Passive immunotherapy for Alzheimer disease relies on circulating anti-amyloid antibodies to lure amyloid-β (Aβ) peptides out of brain tissues. Now, Berislav Zlokovic and colleagues at the University of Rochester Medical School in New York unveil an entirely new way to clear amyloid, by taking advantage of a natural Aβ-binding protein found in blood. In research published in this week’s edition of Nature Medicine online, the investigators identify a soluble fragment of the low-density lipoprotein receptor-related protein-1 (LRP) as a major peripheral sink for Aβ in humans. Using a mouse model of AD, they demonstrate that boosting the capacity of the sink by administering a recombinant form of soluble LRP reduces brain amyloid and improves learning and memory. Coupled with their observation that people with Alzheimer disease have depressed serum sLRP, the results suggest that exogenously administered, recombinant sLRP could provide a novel approach to reduce or reverse the age-related buildup of Aβ in brain.
Zlokovic and colleagues previously discovered that LRP, a membrane receptor for the AD-related proteins apolipoprotein E and α2-macroglobulin, mediates clearance of Aβ across the blood-brain barrier (Shibata et al., 2000). LRP has been implicated in AD in other ways as well. An LRP gene polymorphism is associated with AD risk, and the protein is involved in the trafficking and processing of the amyloid precursor protein (APP) to produce Aβ (see review by Waldron et al., 2006). Recently, LRP was discovered to be a substrate for the APP-cleaving enzyme β-secretase, which releases a soluble Aβ-binding fragment that circulates in the blood (von Arnim et al., 2005).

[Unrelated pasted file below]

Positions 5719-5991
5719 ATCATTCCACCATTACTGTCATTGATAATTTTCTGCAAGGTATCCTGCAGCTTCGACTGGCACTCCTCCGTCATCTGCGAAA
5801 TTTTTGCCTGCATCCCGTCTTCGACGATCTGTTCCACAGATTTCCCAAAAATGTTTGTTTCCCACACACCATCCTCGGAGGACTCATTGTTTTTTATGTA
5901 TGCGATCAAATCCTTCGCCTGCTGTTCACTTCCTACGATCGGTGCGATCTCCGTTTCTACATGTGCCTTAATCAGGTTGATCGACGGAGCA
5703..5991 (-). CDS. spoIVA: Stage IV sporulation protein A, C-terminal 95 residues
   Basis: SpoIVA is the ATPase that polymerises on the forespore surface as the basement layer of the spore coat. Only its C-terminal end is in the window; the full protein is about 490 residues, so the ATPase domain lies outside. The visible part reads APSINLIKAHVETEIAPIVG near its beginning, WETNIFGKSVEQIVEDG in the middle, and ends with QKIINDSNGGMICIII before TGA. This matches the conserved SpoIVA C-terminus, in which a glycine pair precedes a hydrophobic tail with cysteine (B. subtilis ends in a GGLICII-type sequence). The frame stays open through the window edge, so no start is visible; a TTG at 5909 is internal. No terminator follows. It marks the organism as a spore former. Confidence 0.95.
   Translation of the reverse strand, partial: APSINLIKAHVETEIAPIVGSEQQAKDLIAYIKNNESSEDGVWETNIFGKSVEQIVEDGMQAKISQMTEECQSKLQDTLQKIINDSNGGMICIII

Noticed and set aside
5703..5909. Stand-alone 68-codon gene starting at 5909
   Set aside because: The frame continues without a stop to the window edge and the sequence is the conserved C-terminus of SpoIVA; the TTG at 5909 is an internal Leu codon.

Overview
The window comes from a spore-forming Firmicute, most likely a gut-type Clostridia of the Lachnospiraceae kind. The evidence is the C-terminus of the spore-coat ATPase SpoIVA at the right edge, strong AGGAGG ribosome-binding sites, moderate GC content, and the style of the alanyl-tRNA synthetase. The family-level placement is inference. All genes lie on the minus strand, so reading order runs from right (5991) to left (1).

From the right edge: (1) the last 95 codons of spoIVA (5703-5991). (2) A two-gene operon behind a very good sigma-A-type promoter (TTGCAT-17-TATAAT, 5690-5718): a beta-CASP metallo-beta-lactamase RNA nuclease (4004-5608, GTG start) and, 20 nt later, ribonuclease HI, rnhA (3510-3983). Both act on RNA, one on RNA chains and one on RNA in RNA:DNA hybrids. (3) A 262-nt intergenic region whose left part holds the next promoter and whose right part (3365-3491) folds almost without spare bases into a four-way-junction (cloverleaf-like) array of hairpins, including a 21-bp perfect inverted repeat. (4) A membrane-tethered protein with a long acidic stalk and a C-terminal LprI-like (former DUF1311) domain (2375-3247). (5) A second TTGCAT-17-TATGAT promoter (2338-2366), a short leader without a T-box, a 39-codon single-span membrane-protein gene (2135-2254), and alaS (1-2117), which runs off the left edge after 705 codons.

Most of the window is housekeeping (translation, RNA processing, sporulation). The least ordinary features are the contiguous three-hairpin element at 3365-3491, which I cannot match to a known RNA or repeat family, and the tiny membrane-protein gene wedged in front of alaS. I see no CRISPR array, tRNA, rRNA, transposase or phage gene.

Could this little piece of LRP be acting as an Aβ sink? To address that question, first authors Abhay Sagare, Rashid Deane, and Robert Bell produced a recombinant fragment of the protein (LRP-IV) that contained the cluster IV Aβ binding domains and retained high affinity binding to Aβ in vitro. A 5-day infusion of the protein in mice caused a 51 percent decrease in endogenous brain Aβ40 and a 27 percent decrease in Aβ42, accompanied by an increase in plasma levels of both peptides, mostly associated with LRP-IV.
To test the actions of LRP-IV in an AD model, the researchers gave human APP-expressing AD mice daily intraperitoneal protein injections for 3 months, starting at 6 months of age. After the regimen, they found Aβ levels were reduced 60-70 percent in the hippocampus, and up to 90 percent in the cortex. The treatment removed both vascular and parenchymal amyloid, and increased plasma Aβ, about half of which was associated with LRP-IV. The mice showed functional improvements as well, with a return of learning and memory to normal levels. LRP-IV had no behavioral effect on wild-type mice. Treating 11-month-old mice resulted in similar clearance of brain and vascular amyloid, but no behavioral results were reported for the older mice.
Moving from mice to people, the investigators discovered that the sLRP sink appears to be impaired in people with AD. A group of AD patients showed an average of 30 percent lower sLRP levels compared to non-demented people. In samples of human plasma from normal elderly subjects, 70 percent of total Aβ40 and 90 percent of Aβ42 were bound to sLRP. People with AD showed a drop in sLRP-bound Aβ and a three- to fourfold increase in free Aβ. Adding LRP-IV to plasma from AD patients increased bound Aβ and reduced free.
“We have demonstrated that native sLRP normally controls 70-90 percent of circulating Aβ in humans through peripheral binding,” the authors write. “This sLRP function is compromised in Alzheimer’s disease, which may contribute to elevated brain Aβ.” Because recombinant LRP-IV doesn’t penetrate the brain (or CSF, they also showed), but appears to lower Aβ through peripheral binding alone, the protein could serve as an Aβ clearance and sLRP replacement therapy for Alzheimer disease, they conclude.—Pat McCaffrey
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